Fiesole / Florence / Siena

IMG_1526Fiesole, Fiesole, Fiesole. For as long as I live, the word will be an incantation, pulling me from whatever muck I have found myself in, kissing me with sun and hill and grass, with the memory of wine and figs, of scorching Florentine meanderings, and late night conversation. Of my Tuscan interlude, there is no risk of excess in the telling, no labyrinth of words in which to be lost. It has been my midsummer night’s dream, and with less than a week to go, I would hate to face the dawn, except that surely only more discoveries await.

Villa M____ sits at nearly the highest peak of the majestic Fiesole region of Tuscany, sparsely bejewelled with stunning homes that have housed people as varied as the Medicis, Proust, and now, well, Chris and Tim. The view from almost every window – hills that roll with vineyards and olive-groves until each gives way to Florence’s sunburned valley, and then more green hills, rising and falling until vision fades and clouds consume. From our new home we watched storms come and go across the city as if they were presentations on some kind of cosmic IMAX, and the villa’s purpled sunsets would nightly compel a hundred clicks of the camera before we retired inside. Oh, and when I talk of olive groves and vineyards, I naturally speak of the olive grove and vineyard of the villa itself, which, it seems, no self-respecting villa is complete without. With rainbow gardens viewed from an imperial balcony, and skies so colourful you would swear they were fictional, one has to concede the Romantic poets were right. What happiness to pass a day in the vain company of Florence, only to retire at evening to the ancient hills without which she would be nothing!

As it transpired, our hostess was away far less than anticipated, but we remained more than welcome – helping out in doses large or small – whilst our incredibly well-read and travelled friend helped us to her lifetime of wisdom and stories … not to mention the food and wine, the likes of which I may never taste again. Her greatest kindness was to smile benevolently at my culinary adventurism, and flatter my penne arrabbiata with the charitable request that I cook again. And although my Italian is nowhere near as good as it should be, I could at least follow a conversation, flatter a chef, and ask for seconds…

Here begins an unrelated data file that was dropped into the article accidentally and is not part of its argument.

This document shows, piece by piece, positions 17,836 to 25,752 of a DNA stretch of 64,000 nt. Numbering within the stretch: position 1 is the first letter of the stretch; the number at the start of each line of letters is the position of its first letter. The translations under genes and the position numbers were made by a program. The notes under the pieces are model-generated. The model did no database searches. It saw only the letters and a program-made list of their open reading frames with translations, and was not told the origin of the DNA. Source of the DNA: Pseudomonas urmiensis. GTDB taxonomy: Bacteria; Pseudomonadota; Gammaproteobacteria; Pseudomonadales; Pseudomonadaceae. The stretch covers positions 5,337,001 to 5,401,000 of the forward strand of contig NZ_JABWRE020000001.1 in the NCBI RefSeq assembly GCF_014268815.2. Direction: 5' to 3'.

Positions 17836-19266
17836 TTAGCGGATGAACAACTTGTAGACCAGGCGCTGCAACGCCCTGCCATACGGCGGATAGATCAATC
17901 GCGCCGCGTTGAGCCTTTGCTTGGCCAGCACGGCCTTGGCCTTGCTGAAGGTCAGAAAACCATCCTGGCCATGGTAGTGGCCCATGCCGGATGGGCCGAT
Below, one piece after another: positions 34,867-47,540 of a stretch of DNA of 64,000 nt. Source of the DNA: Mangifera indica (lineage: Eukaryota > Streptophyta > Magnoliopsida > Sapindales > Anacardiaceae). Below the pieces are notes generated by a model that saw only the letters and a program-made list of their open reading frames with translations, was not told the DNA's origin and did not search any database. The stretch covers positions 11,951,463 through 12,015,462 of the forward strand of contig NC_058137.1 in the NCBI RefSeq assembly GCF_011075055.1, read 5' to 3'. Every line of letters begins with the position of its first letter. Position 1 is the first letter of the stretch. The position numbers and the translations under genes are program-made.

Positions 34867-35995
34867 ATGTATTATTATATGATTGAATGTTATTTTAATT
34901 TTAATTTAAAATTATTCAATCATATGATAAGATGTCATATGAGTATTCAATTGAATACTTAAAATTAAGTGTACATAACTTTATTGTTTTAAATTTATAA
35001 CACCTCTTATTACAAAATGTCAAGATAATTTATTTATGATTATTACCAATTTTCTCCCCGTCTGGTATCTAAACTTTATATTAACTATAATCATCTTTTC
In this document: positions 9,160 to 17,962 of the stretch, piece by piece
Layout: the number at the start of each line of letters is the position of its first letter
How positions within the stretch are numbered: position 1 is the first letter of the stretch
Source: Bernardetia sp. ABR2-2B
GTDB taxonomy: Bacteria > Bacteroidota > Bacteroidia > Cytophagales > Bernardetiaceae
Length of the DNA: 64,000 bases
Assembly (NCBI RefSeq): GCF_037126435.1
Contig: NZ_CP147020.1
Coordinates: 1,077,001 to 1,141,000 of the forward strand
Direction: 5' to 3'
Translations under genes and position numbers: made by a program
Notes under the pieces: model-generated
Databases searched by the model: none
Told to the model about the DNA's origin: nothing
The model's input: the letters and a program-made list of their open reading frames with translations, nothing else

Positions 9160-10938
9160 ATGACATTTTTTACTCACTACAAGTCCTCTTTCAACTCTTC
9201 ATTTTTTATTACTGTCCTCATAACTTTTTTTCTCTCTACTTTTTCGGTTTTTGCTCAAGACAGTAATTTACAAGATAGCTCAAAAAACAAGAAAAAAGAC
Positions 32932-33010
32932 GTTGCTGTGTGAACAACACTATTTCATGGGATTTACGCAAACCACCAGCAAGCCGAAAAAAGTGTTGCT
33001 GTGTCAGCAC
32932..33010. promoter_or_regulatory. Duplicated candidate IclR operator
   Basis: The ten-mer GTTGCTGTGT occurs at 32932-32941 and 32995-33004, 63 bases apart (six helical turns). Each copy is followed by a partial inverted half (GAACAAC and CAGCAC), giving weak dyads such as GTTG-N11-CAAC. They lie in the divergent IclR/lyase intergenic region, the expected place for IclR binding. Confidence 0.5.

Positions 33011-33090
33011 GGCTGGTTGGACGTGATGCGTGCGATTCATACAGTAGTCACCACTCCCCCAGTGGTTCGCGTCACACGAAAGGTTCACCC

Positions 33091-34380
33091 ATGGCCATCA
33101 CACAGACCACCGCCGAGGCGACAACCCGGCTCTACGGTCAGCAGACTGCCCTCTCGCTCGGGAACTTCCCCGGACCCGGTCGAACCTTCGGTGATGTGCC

Florence is, of course, one of the great gateway cities of Italy, and Tim and I made happy day-trips to Pisa and Siena. In Pisa, we even had the pleasure of meeting Tessa – another travelling writer and friend from home –  a luxury brief but wonderful. Siena we visited twice, the second time for Il Palio, the madcap horse race that on the 16th of August makes grown men weep, whilst others dress up in medieval frocks, or suits of armour, depending on their inclination. The race itself is fast and furious, horses bolting thrice around Il Campo, the town square, which is laid with dirt, and packed with screaming enthusiasts (ourselves included) praying their horse wins, and that they don’t get trampled in the dash. Imagine Phar Lap and Seabiscuit racing around Martin Place, and you have some idea of how demented the whole affair is… Our horse didn’t win – which means it wasn’t violent enough – rules stating a horse may win the race, even if its rider falls off. I’m not sure whether that’s a victory for animal rights, or not. But it’s fun to watch.

I will never forget Fiesole, a place of restorative pause, and also heated industry (there I completed a first full draft of my novel). Although we will all meet again – I have threatened our generous host with a return visit – and my path will cross again with Tim’s, eventually, it will never again be quite like this…

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